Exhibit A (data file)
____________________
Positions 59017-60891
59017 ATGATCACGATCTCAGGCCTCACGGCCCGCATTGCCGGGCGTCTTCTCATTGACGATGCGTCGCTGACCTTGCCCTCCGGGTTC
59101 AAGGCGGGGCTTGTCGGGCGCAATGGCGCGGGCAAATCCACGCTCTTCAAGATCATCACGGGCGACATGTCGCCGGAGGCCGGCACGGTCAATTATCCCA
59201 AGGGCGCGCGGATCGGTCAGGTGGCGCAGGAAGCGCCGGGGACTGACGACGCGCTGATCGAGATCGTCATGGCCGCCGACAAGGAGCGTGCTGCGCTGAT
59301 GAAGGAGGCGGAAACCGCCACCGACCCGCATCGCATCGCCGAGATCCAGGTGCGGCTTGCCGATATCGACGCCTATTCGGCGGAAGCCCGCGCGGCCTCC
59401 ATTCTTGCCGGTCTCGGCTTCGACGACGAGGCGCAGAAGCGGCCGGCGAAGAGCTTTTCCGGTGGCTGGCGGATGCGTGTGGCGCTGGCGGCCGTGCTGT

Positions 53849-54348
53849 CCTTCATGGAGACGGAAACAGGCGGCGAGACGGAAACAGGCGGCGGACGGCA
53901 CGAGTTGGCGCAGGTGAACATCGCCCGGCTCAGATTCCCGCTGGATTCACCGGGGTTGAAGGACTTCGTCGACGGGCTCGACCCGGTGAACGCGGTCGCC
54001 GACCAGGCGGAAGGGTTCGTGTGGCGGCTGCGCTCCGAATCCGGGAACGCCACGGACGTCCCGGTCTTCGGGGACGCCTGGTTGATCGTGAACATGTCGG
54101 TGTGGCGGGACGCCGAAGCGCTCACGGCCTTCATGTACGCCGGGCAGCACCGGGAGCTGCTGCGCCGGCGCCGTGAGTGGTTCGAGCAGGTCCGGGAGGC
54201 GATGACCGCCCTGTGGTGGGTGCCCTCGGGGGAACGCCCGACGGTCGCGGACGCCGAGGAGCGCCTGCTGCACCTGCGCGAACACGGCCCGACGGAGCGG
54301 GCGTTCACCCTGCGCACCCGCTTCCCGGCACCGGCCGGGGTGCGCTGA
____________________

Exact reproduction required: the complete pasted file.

Positions 59017-60891
59017 ATGATCACGATCTCAGGCCTCACGGCCCGCATTGCCGGGCGTCTTCTCATTGACGATGCGTCGCTGACCTTGCCCTCCGGGTTC
59101 AAGGCGGGGCTTGTCGGGCGCAATGGCGCGGGCAAATCCACGCTCTTCAAGATCATCACGGGCGACATGTCGCCGGAGGCCGGCACGGTCAATTATCCCA
59201 AGGGCGCGCGGATCGGTCAGGTGGCGCAGGAAGCGCCGGGGACTGACGACGCGCTGATCGAGATCGTCATGGCCGCCGACAAGGAGCGTGCTGCGCTGAT
59301 GAAGGAGGCGGAAACCGCCACCGACCCGCATCGCATCGCCGAGATCCAGGTGCGGCTTGCCGATATCGACGCCTATTCGGCGGAAGCCCGCGCGGCCTCC
59401 ATTCTTGCCGGTCTCGGCTTCGACGACGAGGCGCAGAAGCGGCCGGCGAAGAGCTTTTCCGGTGGCTGGCGGATGCGTGTGGCGCTGGCGGCCGTGCTGT

Positions 53849-54348
53849 CCTTCATGGAGACGGAAACAGGCGGCGAGACGGAAACAGGCGGCGGACGGCA
53901 CGAGTTGGCGCAGGTGAACATCGCCCGGCTCAGATTCCCGCTGGATTCACCGGGGTTGAAGGACTTCGTCGACGGGCTCGACCCGGTGAACGCGGTCGCC
54001 GACCAGGCGGAAGGGTTCGTGTGGCGGCTGCGCTCCGAATCCGGGAACGCCACGGACGTCCCGGTCTTCGGGGACGCCTGGTTGATCGTGAACATGTCGG
54101 TGTGGCGGGACGCCGAAGCGCTCACGGCCTTCATGTACGCCGGGCAGCACCGGGAGCTGCTGCGCCGGCGCCGTGAGTGGTTCGAGCAGGTCCGGGAGGC
54201 GATGACCGCCCTGTGGTGGGTGCCCTCGGGGGAACGCCCGACGGTCGCGGACGCCGAGGAGCGCCTGCTGCACCTGCGCGAACACGGCCCGACGGAGCGG
54301 GCGTTCACCCTGCGCACCCGCTTCCCGGCACCGGCCGGGGTGCGCTGA